NationalGeographic.com [an error occurred while processing this directive]


 
Final Edit
May 2004

The image we rescued from the cutting room floor.

Final Edit Editor Illustrations editor Dennis Dimick discusses the composition and energy of this image.



Cut It?
"Even though this picture is dynamic, you don't see all that many buffalo," says illustrations editor Dennis Dimick. "So you don't get a sense of the magnitude of the herds that are coming back on the Great Plains. Also, the buffalo on the right side of the frame is cut off, so the image's composition isn't as visually pleasing as the one we ultimately placed in the magazine."

Or Keep It?
"I love the energy of this photograph," Dimick continues. "With the buffalo running across the frame, it looks almost like a movie. Jim worked very hard to get this picture. He anticipated where the buffalo would run and managed to get very close. Actually, this image has more energy than the one we eventually ran in the magazine, which made it quite appealing for Final Edit."

—Saadia Iqbal


May Final Edit
Photograph by Jim Richardson Send this image as a postcard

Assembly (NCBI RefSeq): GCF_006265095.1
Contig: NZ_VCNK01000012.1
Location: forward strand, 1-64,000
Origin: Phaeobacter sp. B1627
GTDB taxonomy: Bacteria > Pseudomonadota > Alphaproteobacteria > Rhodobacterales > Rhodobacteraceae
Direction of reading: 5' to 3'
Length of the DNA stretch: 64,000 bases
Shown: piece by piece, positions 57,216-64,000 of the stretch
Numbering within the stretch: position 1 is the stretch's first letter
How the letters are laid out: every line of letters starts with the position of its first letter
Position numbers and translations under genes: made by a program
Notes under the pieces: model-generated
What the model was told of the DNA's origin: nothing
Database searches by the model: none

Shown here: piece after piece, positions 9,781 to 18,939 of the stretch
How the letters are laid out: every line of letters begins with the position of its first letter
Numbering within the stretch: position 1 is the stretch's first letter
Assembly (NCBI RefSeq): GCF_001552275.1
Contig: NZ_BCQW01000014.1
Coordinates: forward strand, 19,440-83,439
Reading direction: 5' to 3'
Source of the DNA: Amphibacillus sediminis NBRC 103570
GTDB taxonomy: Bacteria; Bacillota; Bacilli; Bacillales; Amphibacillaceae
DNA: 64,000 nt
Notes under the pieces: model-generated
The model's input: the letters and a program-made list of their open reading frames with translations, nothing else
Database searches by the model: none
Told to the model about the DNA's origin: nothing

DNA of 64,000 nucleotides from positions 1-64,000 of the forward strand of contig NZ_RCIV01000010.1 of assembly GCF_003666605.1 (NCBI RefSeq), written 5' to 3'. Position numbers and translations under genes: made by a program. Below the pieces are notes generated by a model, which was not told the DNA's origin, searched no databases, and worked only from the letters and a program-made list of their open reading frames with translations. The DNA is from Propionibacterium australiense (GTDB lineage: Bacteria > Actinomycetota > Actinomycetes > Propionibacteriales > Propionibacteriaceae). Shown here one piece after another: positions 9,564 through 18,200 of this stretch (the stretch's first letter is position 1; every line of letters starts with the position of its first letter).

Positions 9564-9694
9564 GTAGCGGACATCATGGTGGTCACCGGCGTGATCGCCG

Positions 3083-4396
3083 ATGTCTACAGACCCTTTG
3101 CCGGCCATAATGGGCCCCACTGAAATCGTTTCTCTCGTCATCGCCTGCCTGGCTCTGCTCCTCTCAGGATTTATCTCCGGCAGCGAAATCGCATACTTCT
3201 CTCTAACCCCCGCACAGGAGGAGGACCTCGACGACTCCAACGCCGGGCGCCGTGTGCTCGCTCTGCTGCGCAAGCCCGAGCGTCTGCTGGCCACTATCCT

Great Plains
Stampede!
Hunting an image that captures the comeback of the buffalo, photographer Jim Richardson went to the Triple U Buffalo Ranch in South Dakota, where he spent several cloudy days waiting for just the right light. When the sun finally broke through, he hopped in his car and headed toward the herd. Almost on cue, the herd headed for him. For a few fleeting seconds Richardson found himself driving alongside thousand-pound (450-kilogram) animals running 25 miles an hour (40 kilometers an hour). Steering with one hand and shooting wildly with the other, he never imagined he'd get anything worthwhile—until he saw the frame above. The bison eventually began grazing on a far hill, allowing him to make the image on pages 4-5. But the shot above was a contender. "It had energy, drama, and movement," says Richardson, "but it didn't have big numbers indicating a comeback. The other shot was more symbolic of the Great Plains, and that was the deciding factor, no matter which one I'd rather hang on my wall."

—Joel Bourne, Jr.


Check out The Great Plains, the feature story for which this photo was originally taken.
Final Edit Photographer Zoom In on more images by Jim Richardson




© 2004 National Geographic Society. All rights reserved. Privacy Policy       Advertising Opportunities       Masthead

National Geographic Magazine Home Contact Us Forums Shop Subscribe